T O P L I N E - Surekha Kadapa-Bose ( Courtesy - BTW Magazine)
In The Rains
MEN and women can now wear short, smart, colourful rain attire to office, college, parties or to anybody’s home without causing offence
IT was a day of torrential rains in mid 1980’s when my roommate Leslie at YWCA hostel near Regal Cinema decided to board a bus to the Lintas advertising agency office, which was then located in Express Towers at Nariman Point. Nothing wrong with it except that Leslie under an ankle length black raincoat was almost naked!
Under the raincoat, she was dressed only in boxer shorts, a blouse and carried her jeans in a plastic bag to be put on in the office cloakroom. Twenty years ago it was a taboo to walk into office, college or even on road in such short attire.
When the bus conductor asked her to take off the raincoat as the water on it was troubling other passengers, she nearly choked. The only thing she could do was to get off the bus at the next stop and walk a couple of hundred meters to her office in pouring rain.
Things have changed. Men and women can now wear short, smart, colourful rain attire to office, college, parties or to anybody’s home without causing offence.
Previously rainwear meant only nylons, synthetics, or drip-dry clothes - in short, very uninteresting attire. Today, anything goes. Clothes can be as long or as short depending on your dress sense.
You can be as colourful as you want in the Wandering Minstrels collections of designer Nikasha Tawadey, Sisley Water Collection from the Zodiac group, short classy dresses by Park Avenue Woman and several others.
Nikasha has hues of onion pink, burnt orange, organic indigo, sindhuri red, sea green, beige and earthy tones used with different blends of fabrics in silk, jamdani, Lurex, innovative mix of kutchi and kantha work, satin, chiffon, georgette and viscose silk.
She also has con temporary backless angrakhas tunics, crisp jackets, short dresses, skirts, blouses, and coats. They make up fabulous chic office and party wear.
Park Avenue Woman has six key colour palettes - whites, pastels, khaki, greys, nautical and ever popular black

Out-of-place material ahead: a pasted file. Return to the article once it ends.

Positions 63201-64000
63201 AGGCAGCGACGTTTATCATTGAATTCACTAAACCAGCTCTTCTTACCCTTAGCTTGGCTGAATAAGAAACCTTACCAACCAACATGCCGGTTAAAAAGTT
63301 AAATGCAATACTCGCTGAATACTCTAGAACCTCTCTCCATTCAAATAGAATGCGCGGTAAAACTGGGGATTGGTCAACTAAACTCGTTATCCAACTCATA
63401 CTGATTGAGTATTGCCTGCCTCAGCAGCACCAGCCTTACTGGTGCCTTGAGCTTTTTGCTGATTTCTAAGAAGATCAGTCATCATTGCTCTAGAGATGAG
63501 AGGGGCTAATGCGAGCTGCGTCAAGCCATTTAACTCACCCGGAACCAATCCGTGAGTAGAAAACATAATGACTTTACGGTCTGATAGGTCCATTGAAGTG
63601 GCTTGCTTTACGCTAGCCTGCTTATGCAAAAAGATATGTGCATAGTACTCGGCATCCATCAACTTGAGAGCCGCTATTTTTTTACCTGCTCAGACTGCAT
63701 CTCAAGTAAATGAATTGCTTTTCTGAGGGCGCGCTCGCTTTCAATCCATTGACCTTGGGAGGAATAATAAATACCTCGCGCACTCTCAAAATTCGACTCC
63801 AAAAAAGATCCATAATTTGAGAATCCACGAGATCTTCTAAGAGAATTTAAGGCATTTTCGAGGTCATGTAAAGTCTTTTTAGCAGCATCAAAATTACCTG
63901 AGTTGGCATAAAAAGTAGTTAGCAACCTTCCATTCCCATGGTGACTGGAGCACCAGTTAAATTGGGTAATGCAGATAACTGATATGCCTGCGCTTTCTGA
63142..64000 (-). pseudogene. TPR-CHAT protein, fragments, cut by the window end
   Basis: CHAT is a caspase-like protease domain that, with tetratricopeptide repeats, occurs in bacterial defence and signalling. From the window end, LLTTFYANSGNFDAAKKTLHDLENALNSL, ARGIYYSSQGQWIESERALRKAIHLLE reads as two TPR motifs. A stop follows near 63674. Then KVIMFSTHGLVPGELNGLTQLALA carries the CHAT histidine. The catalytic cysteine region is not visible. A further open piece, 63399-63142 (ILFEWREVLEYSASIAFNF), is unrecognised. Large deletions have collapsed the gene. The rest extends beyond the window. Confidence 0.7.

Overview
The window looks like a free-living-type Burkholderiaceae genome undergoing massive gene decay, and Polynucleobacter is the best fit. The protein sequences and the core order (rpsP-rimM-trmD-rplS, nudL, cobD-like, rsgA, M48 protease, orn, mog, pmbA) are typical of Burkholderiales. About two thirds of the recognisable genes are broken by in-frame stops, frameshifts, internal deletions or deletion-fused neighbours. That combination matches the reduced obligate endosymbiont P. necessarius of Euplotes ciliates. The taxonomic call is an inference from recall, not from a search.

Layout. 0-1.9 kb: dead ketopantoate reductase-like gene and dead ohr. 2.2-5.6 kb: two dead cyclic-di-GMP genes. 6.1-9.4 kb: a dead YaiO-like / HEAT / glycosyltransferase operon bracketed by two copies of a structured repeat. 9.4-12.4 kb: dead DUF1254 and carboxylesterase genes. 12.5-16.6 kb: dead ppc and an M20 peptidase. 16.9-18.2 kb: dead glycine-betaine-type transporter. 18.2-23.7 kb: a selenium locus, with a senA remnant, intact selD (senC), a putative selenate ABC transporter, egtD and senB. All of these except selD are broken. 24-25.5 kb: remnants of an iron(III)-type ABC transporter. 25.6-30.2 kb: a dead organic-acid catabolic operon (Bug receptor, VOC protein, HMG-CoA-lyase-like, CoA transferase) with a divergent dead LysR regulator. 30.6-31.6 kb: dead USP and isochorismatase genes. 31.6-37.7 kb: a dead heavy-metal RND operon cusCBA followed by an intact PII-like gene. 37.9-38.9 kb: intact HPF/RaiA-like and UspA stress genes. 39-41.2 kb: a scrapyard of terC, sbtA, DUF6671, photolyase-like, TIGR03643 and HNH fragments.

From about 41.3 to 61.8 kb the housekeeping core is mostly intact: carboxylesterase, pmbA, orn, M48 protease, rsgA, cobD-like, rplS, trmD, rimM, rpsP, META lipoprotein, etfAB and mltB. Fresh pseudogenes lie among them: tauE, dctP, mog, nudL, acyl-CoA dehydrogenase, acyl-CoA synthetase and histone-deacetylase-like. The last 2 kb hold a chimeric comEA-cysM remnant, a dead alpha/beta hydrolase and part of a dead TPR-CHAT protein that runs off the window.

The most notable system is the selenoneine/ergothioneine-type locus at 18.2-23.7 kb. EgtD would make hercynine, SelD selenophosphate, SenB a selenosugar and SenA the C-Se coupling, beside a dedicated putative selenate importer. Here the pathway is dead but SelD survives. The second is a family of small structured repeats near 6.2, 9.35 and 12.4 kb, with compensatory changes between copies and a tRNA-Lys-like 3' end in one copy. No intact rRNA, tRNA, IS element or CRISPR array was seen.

and white. The collection has specially engineered Lycra-based suits, jackets and pants to suit any weather.
Crafted to be feminine, almost sensual in mood, this distinctive range includes velveteen jackets, pants, skirts, satin blouses, bustiers and fine knitwear. You can step out of your car with élan, holding an equally colourful classy designer umbrella, with delicate thongs on your feet and make an immediate impact on any of your opponent in your office.
The Sisley Water collection has impeccable white and subtle pale tones with unexpected contrasts in passion
red or ocean blue. A woman can flaunt soft slacks and Bermudas (capris), casual skirts for day wear (college and office) chiffon cocktail dresses (reaching just bellow the knees), minimal coats with lacquer-red belts, faux-leather short jackets and shirt-styled jackets. A man can dress with “instinctive” elegance: white or blue suits, cotton windcheaters or jackets or go for Bermudas.
If you are a college girl and do not have the kind of money these dresses cost, go for denim capris. They come
in many colours - blue, black, brown, khaki, with or without embroidery and embellishments. Alternatively, you can go for colourful vegetable dyed needle pleated cotton skirts reaching just above your ankle. Team with broad belts and chunky jewellery and you will be ready for any rainy day in Mumbai.
To make the apparel look dressy, girls can team with long large beady necklaces, broad wooden bangles, colourful cloth or denim belts, chunky jewellery and, of course, brilliant coloured rain footwear. Men can look rakish by winding a scarf around the neck on a loosely buttoned shirt, open toed footwear.
If you are on a budget, visit the ‘fashion streets’ near Metro cinema, Colaba Causeways, Linking Road market in Bandra and you can still look rain drenched trendy person.
A Nikasha Tawadey creation
From Sisley Earth collection
A Nikasha Tawadey creation
From Sisley Water collection
From the Park Avenue collectional